The race angle on Wagoner’s departure from GM

By Channing Kennedy Mar 30, 2009

I was saddened to hear the news today that Rick Wagoner, CEO of General Motors, was denied access to public housing, welfare, and a living-wage job, due to failing a government-mandated test of his urine for traces of marijuana, and a decades-old prior conviction for a nonviolent crime. What’s going to happen to his family? What if one of his kids gets sick? Doesn’t it make your conservative blood boil to hear about the government holding people’s lives hostage with a list of preconditions seemingly designed to perpetuate poverty in our most vulnerable communities? In the name of the free market, don’t you agree that the government needs to treat those it assists with dignity and respect? So anyway, that’s what happened, with a few key details switched around. Wagoner resigned as CEO today, in accordance with the Obama administration’s refusal to dole out more federal aid to GM without a change of leadership. Conservative commentators are up in arms about this, saying ‘socialism’ and that a politician has no right to make business decisions, i.e. to place conditions on the financial behavior of others. I caught a whiff of hypocrisy in this, but John Cole at Balloon Juice nails it:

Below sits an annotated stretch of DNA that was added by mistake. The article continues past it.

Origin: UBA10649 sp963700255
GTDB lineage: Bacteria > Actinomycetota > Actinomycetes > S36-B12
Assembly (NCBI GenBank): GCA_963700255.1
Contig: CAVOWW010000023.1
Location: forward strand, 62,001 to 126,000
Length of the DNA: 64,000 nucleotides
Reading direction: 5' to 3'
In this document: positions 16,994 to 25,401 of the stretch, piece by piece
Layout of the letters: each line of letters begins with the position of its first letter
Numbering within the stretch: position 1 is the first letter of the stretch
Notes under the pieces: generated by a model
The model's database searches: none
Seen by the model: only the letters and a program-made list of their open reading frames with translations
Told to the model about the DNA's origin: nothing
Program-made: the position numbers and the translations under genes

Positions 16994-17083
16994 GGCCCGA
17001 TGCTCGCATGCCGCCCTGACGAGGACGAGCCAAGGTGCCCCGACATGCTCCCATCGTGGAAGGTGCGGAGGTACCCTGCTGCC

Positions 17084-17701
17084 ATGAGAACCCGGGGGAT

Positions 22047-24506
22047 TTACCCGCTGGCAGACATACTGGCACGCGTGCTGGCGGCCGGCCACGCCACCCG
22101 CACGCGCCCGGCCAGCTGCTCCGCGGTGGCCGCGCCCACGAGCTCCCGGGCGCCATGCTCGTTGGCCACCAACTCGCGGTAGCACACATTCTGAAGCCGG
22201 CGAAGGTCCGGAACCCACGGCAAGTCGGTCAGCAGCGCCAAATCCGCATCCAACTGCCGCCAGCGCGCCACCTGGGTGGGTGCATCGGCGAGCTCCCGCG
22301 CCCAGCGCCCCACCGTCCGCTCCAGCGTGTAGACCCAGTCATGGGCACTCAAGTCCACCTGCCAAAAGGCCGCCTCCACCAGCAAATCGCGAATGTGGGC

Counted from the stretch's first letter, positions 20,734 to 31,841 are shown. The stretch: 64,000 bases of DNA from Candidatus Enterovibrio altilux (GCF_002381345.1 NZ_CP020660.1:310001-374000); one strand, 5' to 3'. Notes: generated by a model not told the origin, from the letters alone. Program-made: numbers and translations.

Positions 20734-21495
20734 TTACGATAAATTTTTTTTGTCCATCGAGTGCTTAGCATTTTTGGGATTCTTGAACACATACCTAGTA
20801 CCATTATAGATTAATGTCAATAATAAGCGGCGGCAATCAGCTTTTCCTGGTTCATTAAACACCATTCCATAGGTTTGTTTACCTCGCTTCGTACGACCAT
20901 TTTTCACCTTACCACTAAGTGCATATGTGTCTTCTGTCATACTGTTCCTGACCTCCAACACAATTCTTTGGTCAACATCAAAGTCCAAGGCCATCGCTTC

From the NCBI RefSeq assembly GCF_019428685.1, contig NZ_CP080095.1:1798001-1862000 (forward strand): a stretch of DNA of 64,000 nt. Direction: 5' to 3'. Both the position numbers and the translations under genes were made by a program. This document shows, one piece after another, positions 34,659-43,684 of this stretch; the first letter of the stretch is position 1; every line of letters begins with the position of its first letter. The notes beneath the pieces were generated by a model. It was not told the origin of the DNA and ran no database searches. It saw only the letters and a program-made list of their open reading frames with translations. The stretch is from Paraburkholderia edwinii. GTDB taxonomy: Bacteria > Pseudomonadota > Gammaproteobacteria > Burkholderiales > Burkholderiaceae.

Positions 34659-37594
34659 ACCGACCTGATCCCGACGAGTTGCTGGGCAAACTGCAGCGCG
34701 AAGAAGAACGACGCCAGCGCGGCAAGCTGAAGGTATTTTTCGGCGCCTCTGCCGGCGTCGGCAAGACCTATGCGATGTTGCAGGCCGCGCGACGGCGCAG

My reliably conservative relative called me last night and asked me if I was not upset about this, and then got mad at me and told me I was just blinded by love for Obama when I said I couldn’t care less. Why would I? Few on the right have any problem telling welfare recipients what to do. I doubt (The Atlantic‘s) Andrew (Sullivan) has ever seen a welfare reform bill he didn’t like. Other than Josh Trevino, I don’t remember any opposition from the right about the Bankruptcy Bill and all the draconian demands placed on individuals.

The unemployment rate in Detroit just hit a 26-year high of 22.2%, while more states consider drug testing for welfare recipients. Joblessness among former prisoners after a year is somewhere around 75 percent — three times the level among the same population before incarceration. While the the nationwide numbers of unemployment continue to grow, welfare benefits have not. Word on the street is that Wagoner, who presided over a layoff-riddled General Motors since 2000, is getting a $20 million severance check. Our thoughts are with his family.